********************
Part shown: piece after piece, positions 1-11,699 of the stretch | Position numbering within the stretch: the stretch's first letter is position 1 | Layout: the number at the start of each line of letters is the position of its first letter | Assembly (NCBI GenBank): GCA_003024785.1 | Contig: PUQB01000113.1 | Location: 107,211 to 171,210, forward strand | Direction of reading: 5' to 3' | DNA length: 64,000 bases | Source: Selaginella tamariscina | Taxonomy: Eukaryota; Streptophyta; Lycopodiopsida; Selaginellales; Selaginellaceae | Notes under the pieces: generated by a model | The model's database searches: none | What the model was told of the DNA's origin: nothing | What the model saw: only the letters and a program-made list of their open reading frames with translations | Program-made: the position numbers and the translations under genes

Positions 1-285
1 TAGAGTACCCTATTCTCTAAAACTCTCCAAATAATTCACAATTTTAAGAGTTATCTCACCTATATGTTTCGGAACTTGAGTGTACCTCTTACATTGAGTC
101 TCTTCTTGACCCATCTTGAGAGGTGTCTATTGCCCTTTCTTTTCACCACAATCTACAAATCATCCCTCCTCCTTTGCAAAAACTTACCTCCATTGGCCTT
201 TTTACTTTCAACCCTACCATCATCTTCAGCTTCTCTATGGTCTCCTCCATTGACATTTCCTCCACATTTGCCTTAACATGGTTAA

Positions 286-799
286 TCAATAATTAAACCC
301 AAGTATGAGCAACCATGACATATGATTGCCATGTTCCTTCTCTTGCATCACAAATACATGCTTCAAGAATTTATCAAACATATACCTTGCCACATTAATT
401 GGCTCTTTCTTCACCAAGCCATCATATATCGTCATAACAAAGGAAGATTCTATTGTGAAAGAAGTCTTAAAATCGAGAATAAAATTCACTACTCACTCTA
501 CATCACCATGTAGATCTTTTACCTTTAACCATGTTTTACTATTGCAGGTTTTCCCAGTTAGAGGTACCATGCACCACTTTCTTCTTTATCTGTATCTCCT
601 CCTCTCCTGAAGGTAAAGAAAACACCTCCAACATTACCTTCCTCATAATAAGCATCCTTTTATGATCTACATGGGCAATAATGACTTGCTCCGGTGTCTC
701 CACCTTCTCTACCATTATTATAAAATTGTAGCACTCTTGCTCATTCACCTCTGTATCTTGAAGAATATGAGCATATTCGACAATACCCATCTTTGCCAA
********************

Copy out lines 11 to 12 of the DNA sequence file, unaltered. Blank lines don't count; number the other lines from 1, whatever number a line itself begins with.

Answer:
601 CCTCTCCTGAAGGTAAAGAAAACACCTCCAACATTACCTTCCTCATAATAAGCATCCTTTTATGATCTACATGGGCAATAATGACTTGCTCCGGTGTCTC
701 CACCTTCTCTACCATTATTATAAAATTGTAGCACTCTTGCTCATTCACCTCTGTATCTTGAAGAATATGAGCATATTCGACAATACCCATCTTTGCCAA